Login Login form
Subscribe to this list via RSS Blog posts tagged in Massachusetts
bpl postcard
The Value of Open Public Records Sponsored by the Massachusetts Genealogical Council and the Boston Public Library 6-7:30 pm Monday November 9, 2015 Commonwealth Salon, Boston Public Library, Copley Square The program is free, registration is not required. Attendees are encouraged to express their opinions and concerns in this open forum for discussion. Sharon Sergeant, MGC Vice President, will moderate a multidisciplinary panel of experts and attendees to discuss how open public records benefit our society and citizens in practical applications today. Massachusetts was an early adopter of open public records:From the Body of Liberties, Approved by the Massachusetts Bay Colony General Court in 1639 and published in 1641. We will discuss how open public records benefit our society and citizens, ensuring that all laws and regulations are followed to protect civil rights, inheritance and property rights, historical and medical research advancement, records preservation and access as well as the repatriation...
Last modified on
Hits: 10877
Rate this blog entry:
0
new state house logo sm
Tuesday, December 17th 12:00-1:30pm Massachusetts State House, Room 442 The Massachusetts State Library, located at the Massachusetts State House, holds a monthly Brown Bag Lunch. The attendees tend to be from the Massachusetts Legislature and other offices in the State House, probably more aides and administrative staff than legislators.  The Massachusetts Genealogical Council (MGC) will present "Learning About Your Family History" at a Brown Bag Lunch on December 17th. MGC was founded in 1980 and is the umbrella organization representing Massachusetts genealogists, historical societies, and individuals concerned about records preservation and free and unfettered access to civil records. MGC serves as the records access watchdog and provides a reality check for the Massachusetts legislature regarding access issues. Thanks in large part to efforts by MGC, Massachusets is one of very few states where the public is still able to access all vital records. MGC President Mary Ellen Grogan says, "We want...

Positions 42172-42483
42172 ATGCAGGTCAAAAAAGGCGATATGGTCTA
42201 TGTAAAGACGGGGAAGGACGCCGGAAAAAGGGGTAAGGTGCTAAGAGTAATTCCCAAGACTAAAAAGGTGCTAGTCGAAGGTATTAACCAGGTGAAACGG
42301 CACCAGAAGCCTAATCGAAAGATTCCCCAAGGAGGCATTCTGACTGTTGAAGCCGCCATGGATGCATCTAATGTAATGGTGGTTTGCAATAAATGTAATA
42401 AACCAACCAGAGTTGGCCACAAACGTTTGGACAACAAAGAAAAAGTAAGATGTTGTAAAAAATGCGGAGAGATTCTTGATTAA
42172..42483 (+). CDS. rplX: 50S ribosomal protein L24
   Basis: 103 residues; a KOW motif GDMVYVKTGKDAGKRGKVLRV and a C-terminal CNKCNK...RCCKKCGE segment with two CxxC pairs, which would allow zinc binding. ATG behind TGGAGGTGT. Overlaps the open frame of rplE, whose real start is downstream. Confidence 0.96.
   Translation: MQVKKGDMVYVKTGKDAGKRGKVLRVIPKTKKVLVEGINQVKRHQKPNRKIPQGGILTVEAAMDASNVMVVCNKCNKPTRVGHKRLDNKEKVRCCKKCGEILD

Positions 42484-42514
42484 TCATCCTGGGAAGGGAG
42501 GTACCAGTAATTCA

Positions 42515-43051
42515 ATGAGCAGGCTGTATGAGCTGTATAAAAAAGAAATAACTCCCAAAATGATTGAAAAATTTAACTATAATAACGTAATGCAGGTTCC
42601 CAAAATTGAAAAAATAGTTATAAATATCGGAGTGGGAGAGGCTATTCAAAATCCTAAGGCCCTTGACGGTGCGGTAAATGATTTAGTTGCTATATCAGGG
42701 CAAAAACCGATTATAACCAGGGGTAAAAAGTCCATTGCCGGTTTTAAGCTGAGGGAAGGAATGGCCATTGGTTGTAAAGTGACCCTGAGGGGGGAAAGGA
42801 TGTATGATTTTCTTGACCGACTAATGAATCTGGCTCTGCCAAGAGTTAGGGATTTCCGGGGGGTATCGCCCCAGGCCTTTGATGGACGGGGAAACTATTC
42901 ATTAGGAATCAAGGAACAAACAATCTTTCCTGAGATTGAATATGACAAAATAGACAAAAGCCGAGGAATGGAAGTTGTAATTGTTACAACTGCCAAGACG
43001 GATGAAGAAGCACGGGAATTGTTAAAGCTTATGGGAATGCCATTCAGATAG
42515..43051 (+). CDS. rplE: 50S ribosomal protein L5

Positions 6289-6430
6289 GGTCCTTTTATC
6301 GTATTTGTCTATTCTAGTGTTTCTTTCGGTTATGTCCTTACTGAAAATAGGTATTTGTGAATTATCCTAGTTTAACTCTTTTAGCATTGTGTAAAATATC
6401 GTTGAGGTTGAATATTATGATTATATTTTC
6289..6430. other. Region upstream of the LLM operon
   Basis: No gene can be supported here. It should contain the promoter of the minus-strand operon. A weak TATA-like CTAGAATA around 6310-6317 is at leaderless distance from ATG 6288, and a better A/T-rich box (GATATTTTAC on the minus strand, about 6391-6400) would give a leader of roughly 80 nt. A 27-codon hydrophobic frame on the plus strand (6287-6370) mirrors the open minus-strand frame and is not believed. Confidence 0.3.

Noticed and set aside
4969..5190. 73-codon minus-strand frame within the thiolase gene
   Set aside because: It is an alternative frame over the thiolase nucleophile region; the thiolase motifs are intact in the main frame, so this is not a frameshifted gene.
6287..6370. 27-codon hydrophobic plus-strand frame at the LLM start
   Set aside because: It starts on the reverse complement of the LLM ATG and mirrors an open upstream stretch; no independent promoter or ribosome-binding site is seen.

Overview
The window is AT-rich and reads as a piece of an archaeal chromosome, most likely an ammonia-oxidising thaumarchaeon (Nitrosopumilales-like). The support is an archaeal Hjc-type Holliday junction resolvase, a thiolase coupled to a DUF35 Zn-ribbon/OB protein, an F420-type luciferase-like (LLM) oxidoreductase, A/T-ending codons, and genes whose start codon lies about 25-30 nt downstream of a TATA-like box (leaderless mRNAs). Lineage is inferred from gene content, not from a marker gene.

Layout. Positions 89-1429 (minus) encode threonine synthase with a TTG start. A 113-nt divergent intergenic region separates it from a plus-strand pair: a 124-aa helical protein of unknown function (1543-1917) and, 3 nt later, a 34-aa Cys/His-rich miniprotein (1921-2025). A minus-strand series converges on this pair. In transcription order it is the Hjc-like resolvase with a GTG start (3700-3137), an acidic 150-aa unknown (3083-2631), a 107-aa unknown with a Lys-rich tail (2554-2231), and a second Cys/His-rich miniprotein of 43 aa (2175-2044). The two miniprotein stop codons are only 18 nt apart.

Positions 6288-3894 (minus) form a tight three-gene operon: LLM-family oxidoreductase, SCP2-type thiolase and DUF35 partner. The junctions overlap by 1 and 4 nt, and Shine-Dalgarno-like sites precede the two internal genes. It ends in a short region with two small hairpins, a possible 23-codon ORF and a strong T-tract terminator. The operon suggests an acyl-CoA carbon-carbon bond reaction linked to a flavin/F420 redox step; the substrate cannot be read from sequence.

Last modified on
Hits: 9949
Rate this blog entry:
MGC Civil Records Co-Director Mary Ellen Grogan is our watchdog for bills in the Massachusetts legislature on Beacon Hill. She summarizes the situation here. The Massachusetts Genealogical Council monitors legislative and administrative activities of governmental agencies which affect genealogists and family history researchers. We sponsor and support legislation designed to expand the resources and accessibility of research services; and, where appropriate, we oppose laws and regulations which limit or close access to records. In the last ten years, significant efforts have been made on both state and federal levels to close records that have been traditionally used by genealogists. The impetus behind these efforts is not completely clear, but arguments center on issues of privacy. In most cases, closure of records to genealogists is not the result of actual legislation but of local regulations and the interpretation of these issues by records custodians. HIPAA, the Patriot Act, and identity theft have...
Last modified on
Hits: 61877
Rate this blog entry: